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Presentation on theme: "HRM-755 PERFORMANCE MANAGEMENT"— Presentation transcript:


2 Summary of Previous Lecture
Check Point – 360-degree System Case Analysis---- Continued 360-degree System Beneficial or NOT Beneficial? Advantages of 360 degree feedback system Risks for implementing 360 degree feedback system Characteristic of a Good System CASE degree feedback at AAH pharmaceuticals

3 Agenda for Today’s Lecture
CASE STUDY– DEVELOPMENTAL PLAN FORM CHAPTER 9 FROM SECTION 3; PERFORMANCE MANAGEMENT SKILLS Performance management Skills Coaching Guiding Principles for Successful Coaching Functions of Coaching Coach Engagement Good Coach Coaching Styles


“A leader becomes complete only after giving something back” --- LAURENCE S. LYONS

6 Performance management skills
Performance management systems are NOT likely to help employees develop and improve their performance if managers do not have the necessary skills to help employees accomplish their goals.

7 Performance management skills (Contd.)
Such skills include; being able to serve as coaches, to observe, and document performance accurately, To give both positive and negative feedback, And to conduct useful and constructive performance review discussions.

8 Coaching Coaching is a collaborative, ongoing process in which the manger interacts with his or her employees and takes an active role and interest in their performance. In general, coaching involves directing, motivating, and rewarding employee behavior.

9 Coaching (Contd.) Coaching is a day to day function that involves observing performance, complimenting good work, and helping to correct and improve any performance that does not meet expectations and standards.

10 Coaching (Contd.) Coaching is also concerned with long term performance and involves ensuring that the developmental plan is being achieved. Being a coach thus is similar to serving as a consultant and for coaching to be successful, a coach must establish a helping relationship.

11 Guiding Principles for Successful Coaching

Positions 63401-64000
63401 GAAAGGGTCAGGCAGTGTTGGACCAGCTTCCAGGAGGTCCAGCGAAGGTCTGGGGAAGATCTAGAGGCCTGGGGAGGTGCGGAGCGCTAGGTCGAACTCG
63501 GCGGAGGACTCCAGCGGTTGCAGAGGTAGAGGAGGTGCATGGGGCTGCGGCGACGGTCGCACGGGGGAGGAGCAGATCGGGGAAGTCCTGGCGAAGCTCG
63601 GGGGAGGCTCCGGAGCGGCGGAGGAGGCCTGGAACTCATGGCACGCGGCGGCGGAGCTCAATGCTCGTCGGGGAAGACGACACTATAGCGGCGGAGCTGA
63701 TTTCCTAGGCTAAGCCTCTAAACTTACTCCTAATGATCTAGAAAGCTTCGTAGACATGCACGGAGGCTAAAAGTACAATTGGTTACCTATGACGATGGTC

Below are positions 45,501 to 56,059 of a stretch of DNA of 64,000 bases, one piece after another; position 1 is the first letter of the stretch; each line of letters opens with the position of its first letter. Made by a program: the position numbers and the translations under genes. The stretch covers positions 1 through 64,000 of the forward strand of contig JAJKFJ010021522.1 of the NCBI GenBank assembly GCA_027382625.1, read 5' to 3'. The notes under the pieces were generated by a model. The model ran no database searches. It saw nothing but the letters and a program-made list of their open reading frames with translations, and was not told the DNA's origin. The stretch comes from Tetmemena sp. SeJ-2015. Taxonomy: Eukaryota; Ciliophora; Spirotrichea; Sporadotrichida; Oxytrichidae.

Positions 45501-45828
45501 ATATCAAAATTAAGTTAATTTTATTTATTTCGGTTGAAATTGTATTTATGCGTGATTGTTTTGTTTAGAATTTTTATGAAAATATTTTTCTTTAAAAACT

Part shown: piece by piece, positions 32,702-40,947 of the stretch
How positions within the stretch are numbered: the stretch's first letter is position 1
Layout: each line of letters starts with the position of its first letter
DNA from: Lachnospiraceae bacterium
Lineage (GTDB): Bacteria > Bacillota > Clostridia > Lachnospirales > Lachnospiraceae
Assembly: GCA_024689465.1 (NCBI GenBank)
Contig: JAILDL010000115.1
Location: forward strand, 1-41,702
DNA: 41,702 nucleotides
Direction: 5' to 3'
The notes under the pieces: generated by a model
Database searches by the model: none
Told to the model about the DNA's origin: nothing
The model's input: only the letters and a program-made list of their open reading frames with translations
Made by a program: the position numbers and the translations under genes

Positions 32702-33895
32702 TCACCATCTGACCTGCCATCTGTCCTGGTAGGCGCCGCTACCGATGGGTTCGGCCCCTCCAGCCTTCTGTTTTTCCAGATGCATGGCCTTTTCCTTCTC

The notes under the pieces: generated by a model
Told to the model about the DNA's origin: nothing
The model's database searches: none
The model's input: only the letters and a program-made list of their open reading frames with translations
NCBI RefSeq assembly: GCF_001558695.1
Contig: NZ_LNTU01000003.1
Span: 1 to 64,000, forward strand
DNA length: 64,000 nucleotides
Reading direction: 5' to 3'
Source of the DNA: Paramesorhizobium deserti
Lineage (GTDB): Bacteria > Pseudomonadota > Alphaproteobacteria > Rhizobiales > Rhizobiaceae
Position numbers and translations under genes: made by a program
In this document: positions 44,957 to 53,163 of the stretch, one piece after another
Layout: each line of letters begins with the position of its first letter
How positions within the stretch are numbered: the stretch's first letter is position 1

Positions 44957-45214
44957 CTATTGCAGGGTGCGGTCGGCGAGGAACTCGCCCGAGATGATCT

Although many theories on coaching exist, there are four guiding principles that provide a good framework for understanding successful coaching. A good coaching relationship is essential: For coaching to work, it is imperative that the relationship between the coach and the employee be trusting and collaborative. The coach needs to try to walk in employees shoes and view the job and organization from his or her perspective.

12 Guiding Principles for Successful Coaching (Contd.)
The coach also need to search for positive aspects of the employee because this is likely to lead to a better understanding and acceptance of the employee. The coach needs to understand that coaching is not something done to the employees but done with the employees.

13 Guiding Principles for Successful Coaching (Contd.)
The employee is the source and director of change: The coach must understand that the employee is the source of change and self growth. After all, the purpose of coaching is to change employee behavior and set a direction for what the employee will do differently in the future.

14 Guiding Principles for Successful Coaching (Contd.)
This change will not happen if the employee is not in the driving seat. Accordingly the coach needs to facilitate the employee’s setting the agenda, goals and direction.

15 Guiding Principles for Successful Coaching (Contd.)
The employee is whole and unique: The coach must understand that each employee is a unique individual with several job related and job unrelated identities and a unique personal history. (e.g computer network specialist, father, skier) The coach must try to create a whole, complete and rich picture of the employee.

16 Guiding Principles for Successful Coaching (Contd.)
It will be beneficial if the coach has knowledge of and can help the employee connect his life and work experiences in meaningful ways.

17 Guiding Principles for Successful Coaching (Contd.)
The coach is the facilitator of the employees growth: The coach main role is one of facilitation. A coach must direct the process and help with the content (e.g of a developmental plan) but not take control of these issues.

18 Guiding Principles for Successful Coaching (Contd.)
The coach needs to maintain an attitude of exploration, help expand the employee’s awareness of strengths, resources and challenges and facilitate goal setting.